Humans have been using fire to change landscapes, cook food and keep the dark away for years, but for a portion of time, natural sources like lightning and volcanoes were the only source. When stone tool-making taught us about friction, and twine-making gave a way to harness this effect, humans began to make fire, as well as manage it. There are at least a half-dozen variations on rubbing sticks together to make a fire, and our upcoming workshops at The Planting will provide an opportunity for participants to have a go at any, or all of them. Be prepared for a test of patience, a feat of physical endurance and a growing understanding that before a triumphant howl of delight, when smoke turns to flame, that all wood is not the same!
Physics declares that all forms of energy are interchangeable, and kinetic energy is not the only form available – sunlight can be coaxed into conflagration with a lens made from glass, water or even ice, and curved mirrors work too. You can channel your inner McGyver and try polishing the bottom of an aluminium beverage can to make a focussing mirror, but be warned that a steady hand is required (which may determine the sort of beverage container you choose to empty!).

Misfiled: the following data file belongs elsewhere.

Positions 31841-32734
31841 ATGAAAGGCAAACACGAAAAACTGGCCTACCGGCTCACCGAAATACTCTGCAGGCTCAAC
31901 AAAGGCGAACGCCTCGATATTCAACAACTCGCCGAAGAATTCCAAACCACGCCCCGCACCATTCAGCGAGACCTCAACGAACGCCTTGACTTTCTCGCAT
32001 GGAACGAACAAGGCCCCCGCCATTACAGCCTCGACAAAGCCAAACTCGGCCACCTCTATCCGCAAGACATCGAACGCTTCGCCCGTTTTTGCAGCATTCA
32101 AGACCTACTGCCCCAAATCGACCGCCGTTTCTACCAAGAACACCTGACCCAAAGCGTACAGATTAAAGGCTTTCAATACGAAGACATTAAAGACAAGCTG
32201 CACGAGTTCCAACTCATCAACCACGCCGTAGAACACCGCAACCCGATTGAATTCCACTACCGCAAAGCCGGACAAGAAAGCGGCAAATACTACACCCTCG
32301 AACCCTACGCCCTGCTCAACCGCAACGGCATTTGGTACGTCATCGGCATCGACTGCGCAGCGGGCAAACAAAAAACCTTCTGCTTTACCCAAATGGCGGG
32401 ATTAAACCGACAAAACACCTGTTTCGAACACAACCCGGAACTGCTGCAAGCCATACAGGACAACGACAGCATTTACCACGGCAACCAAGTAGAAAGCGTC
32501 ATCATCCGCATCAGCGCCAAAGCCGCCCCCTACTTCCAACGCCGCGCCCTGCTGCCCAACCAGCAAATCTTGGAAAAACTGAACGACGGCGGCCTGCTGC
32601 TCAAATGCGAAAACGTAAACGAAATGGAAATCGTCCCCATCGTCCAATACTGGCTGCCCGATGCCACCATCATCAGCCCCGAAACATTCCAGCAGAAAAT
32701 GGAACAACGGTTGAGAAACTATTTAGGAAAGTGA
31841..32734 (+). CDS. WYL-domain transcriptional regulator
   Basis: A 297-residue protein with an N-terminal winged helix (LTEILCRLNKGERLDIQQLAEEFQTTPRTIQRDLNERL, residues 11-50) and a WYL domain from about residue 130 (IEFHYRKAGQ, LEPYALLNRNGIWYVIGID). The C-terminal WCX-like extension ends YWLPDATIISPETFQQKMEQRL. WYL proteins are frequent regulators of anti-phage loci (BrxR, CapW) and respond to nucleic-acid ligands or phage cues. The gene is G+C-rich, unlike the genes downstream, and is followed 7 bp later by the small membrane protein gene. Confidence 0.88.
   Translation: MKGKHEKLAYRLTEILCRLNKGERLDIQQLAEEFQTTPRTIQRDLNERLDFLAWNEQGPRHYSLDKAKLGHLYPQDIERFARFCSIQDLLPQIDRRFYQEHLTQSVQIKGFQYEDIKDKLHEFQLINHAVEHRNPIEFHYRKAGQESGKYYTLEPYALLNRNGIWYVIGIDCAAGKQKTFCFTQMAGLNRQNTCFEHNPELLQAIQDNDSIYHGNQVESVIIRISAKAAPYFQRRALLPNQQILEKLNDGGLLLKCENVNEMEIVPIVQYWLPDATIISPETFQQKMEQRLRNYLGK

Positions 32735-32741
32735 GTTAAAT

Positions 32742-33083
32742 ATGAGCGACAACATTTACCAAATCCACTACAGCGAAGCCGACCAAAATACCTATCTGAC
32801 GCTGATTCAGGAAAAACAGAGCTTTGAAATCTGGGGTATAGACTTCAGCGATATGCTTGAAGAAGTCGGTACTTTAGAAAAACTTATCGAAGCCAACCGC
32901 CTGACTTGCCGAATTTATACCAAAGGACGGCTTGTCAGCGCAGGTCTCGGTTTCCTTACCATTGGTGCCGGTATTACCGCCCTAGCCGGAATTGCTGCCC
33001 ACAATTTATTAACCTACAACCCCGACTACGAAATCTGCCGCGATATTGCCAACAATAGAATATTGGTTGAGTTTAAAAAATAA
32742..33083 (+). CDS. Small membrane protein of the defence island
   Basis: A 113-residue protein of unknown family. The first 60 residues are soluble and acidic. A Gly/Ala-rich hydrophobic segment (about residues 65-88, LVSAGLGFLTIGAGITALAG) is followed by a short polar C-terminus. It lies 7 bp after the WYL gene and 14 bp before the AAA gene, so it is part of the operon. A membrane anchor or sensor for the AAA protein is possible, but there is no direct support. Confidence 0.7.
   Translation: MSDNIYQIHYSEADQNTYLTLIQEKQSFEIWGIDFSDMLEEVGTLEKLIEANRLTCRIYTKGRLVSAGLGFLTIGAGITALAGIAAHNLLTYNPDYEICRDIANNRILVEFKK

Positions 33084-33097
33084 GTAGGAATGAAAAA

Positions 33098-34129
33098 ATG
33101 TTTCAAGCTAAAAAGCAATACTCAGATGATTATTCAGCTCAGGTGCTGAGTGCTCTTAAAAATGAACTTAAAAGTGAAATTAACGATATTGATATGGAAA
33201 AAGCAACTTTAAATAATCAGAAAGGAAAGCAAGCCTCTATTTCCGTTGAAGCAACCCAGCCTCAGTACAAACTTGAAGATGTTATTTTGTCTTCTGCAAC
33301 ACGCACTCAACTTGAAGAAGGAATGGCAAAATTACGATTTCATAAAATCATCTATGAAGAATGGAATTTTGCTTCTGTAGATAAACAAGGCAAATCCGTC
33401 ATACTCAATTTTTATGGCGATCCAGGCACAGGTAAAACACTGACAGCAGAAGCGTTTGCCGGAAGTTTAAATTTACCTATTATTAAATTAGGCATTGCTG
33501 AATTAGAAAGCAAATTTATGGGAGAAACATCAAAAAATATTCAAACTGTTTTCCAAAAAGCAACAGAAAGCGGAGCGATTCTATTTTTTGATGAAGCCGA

Chemical energy can start fires, as well as fuel them, and a few favourite combinations will be on hand to try too. And, for the determined survivalists, the opportunity to try capturing sparks struck from steel (we will even supply the rocks to make your own flints). But, be warned, 30 minutes of hard striking is not unusual for this method to produce a result! A few of Bear Grylls’ better kept secrets may be revealed, along with the truth about modern ‘flint’ lighters.
Of course, to keep the fire growing once it has started, you will need a welcoming nest of nice dry tinder, and probably the most crucial part of the workshop will be to learn how to make charcloth. This stuff is easily made from rags, and has a low ignition point as well as a slow rate of burn, which makes it the perfect beginning for your own bespoke bonfire.
You may be frustrated, skin a knuckle or two, and work up a sweat, but you are in for a smoking good time.